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‘Participatory grantmaking’

Putting funds in the community’s pocket

Posted 2/25/23

A program called “participatory grantmaking” was launched in 2021 by The Healing Trust, and since then, they’ve created a committee of diverse community residents to disperse over …

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‘Participatory grantmaking’

Putting funds in the community’s pocket


A program called “participatory grantmaking” was launched in 2021 by The Healing Trust, and since then, they’ve created a committee of diverse community residents to disperse over $153,000 in both 2021 and 2022 to multiple organizations in Bedford County.

The program is rooted in the idea that communities know what is best for them and should get to decide what they need.

“Traditionally, philanthropy operated in a top-down way - foundation boards and staff making decisions about funding and the way the nonprofit industry and communities should operate,” explained Program Officer, Catherine Smit

Participatory grantmaking adopts the “never for us without us” mentality. That is, communities are the experts on their own strengths, opportunities, and what the future should look like, Smith explained. Participatory grantmaking puts “real money” in the hands of community representatives.

Smith said there is gap in investment from philanthropy in rural areas.

“Rural counties are vital to our state and country. Communities in rural areas have significant strengths, organizations, non-profits, and ideas that will benefit us all if we listen and replicate the models from smaller towns that don’t always get the attention they deserve,” she said.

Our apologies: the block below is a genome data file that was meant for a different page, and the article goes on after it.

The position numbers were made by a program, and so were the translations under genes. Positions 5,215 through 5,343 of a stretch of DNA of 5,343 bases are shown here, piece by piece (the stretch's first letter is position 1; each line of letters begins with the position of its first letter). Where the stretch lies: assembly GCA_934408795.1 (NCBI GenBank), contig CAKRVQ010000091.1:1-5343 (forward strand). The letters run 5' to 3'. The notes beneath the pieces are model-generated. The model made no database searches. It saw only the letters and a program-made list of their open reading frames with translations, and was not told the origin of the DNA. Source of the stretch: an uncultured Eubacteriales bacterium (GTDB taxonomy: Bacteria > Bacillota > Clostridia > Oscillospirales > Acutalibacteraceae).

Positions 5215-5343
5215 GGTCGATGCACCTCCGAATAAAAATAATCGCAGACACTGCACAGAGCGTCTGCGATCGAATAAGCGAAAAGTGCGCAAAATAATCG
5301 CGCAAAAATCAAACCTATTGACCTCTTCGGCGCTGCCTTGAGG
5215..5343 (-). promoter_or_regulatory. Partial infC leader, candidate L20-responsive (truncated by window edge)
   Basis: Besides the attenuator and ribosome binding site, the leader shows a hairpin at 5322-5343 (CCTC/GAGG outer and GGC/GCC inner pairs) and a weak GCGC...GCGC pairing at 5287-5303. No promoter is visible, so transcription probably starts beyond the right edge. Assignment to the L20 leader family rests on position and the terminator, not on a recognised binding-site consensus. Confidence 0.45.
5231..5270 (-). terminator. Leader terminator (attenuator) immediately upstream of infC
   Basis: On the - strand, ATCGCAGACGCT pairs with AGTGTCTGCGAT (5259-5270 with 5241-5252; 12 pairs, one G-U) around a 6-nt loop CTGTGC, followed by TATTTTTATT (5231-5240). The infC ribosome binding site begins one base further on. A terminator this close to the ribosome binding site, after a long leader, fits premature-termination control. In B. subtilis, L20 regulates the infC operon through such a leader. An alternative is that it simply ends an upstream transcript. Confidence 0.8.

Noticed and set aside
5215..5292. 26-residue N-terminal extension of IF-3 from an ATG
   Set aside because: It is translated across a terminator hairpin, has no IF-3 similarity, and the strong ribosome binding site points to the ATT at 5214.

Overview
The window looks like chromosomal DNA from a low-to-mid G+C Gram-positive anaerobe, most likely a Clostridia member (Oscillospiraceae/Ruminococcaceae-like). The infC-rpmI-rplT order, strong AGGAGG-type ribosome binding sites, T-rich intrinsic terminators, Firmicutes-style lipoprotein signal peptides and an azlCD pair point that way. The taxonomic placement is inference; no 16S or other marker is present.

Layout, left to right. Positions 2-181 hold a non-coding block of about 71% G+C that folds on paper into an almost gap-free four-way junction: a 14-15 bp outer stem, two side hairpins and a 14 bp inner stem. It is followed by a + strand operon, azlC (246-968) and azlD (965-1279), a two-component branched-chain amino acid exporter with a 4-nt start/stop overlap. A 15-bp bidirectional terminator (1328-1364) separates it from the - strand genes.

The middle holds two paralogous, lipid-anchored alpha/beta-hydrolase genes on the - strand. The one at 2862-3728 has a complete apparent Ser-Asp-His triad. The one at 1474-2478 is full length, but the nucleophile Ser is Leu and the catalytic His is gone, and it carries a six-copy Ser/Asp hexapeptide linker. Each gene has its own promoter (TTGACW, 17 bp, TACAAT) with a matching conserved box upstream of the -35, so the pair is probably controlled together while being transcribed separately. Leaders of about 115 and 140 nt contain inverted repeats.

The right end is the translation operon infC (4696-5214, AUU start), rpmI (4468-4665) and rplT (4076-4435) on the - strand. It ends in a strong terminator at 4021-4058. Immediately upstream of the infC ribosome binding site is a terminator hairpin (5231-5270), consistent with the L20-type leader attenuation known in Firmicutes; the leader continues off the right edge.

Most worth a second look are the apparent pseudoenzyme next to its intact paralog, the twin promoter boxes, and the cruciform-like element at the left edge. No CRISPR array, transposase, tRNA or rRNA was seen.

So under the leadership of Vincent Peppers and Fredia Lusk, Executive Director of the Community Clinic of Shelbyville a program was started here.

The Community Clinic is a longtime grantee partner. According to Lusk, this will be their third year to receive the participatory grant.  

“It is a financial blessing for the community and the various non-profits,” said Lusk. She said small grants have been awarded based upon the needs of the community, while a committee of concerned Bedford County individuals research and decide which non-profits would benefit from the grants.  

“I am grateful to work with Catherine Smith, Abby Hyman, and the Healing Trust Foundation staff to accomplish their mission. 2023 will be another awesome opportunity to the Foundation to ‘heal our community,” Lusk added.

Smith said, “Fredia’s experience in the school system, perspective as the Community Clinic executive director, and commitment to Bedford County makes the clinic a great local fiscal sponsor and community connector. Fredia’s staff is top notch – they are at every local meeting I attend and are passionate advocates for their clients.”

They also worked with Peppers in 2021. “He did a great job working as a consultant to shepherd a community grantmaking committee and help us get this work off the ground at the very beginning of the process,” Smith said.


The Healing Trust has been serving Middle Tennessee for 20 years and was formed out of the sale of Baptist Hospital to Ascension.

Smith explained The Healing Trust grant funding is broken down into three grant programs – Strengthening Democracy, Resilient Families, and Thriving Communities.